Yeah, The Village at work like literally. What, how has that been for you as you've navigated parenthood and looking at the ways that you were raised and what comes up for you then and especially I think like being near family and I know for Zach and I, we were in Boston and we're doing all this work on ourselves and then we move back closer to family and all of a sudden like triggers are coming up and things from our childhood that we're like, oh, yeah, we've been working on that and all of a sudden it's like in your face again and then same thing in parenthood where like we have found ourselves in parenthood and like, oh, right. I'm opening my mouth and like my mom comes out or whatever. And like, sometimes it's like cool. I want to repeat that part and sometimes for me. It's like, yikes, don't want to repeat that part. And so I think it can be just like an added layer when you are parenting with that Village right there and and trying to do this work of sometimes rewriting patterns.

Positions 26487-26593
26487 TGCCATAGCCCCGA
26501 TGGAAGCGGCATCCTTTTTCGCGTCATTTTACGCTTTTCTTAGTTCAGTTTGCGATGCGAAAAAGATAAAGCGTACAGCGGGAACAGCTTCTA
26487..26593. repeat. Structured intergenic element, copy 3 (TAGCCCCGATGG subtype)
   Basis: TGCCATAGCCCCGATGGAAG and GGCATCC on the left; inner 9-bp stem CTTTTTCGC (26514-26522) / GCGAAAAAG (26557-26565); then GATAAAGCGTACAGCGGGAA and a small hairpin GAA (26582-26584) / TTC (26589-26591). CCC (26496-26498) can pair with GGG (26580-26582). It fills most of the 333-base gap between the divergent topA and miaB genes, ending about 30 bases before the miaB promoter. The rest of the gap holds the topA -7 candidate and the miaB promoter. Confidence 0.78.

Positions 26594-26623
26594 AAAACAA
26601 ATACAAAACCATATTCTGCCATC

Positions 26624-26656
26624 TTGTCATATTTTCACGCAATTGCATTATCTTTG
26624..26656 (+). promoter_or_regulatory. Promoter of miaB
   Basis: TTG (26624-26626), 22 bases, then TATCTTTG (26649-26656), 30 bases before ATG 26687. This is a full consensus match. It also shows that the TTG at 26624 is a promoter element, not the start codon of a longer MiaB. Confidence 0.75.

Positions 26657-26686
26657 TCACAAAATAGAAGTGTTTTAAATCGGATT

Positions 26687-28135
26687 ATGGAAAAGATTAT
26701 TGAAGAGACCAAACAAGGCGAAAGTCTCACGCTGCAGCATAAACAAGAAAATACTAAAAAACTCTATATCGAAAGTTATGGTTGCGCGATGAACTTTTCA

00:07:31    Alyssa

What did it look like for you from your childhood experience in terms of how you were parented in the culture around that versus now and what you're looking at in parenthood. 


00:07:45    Joel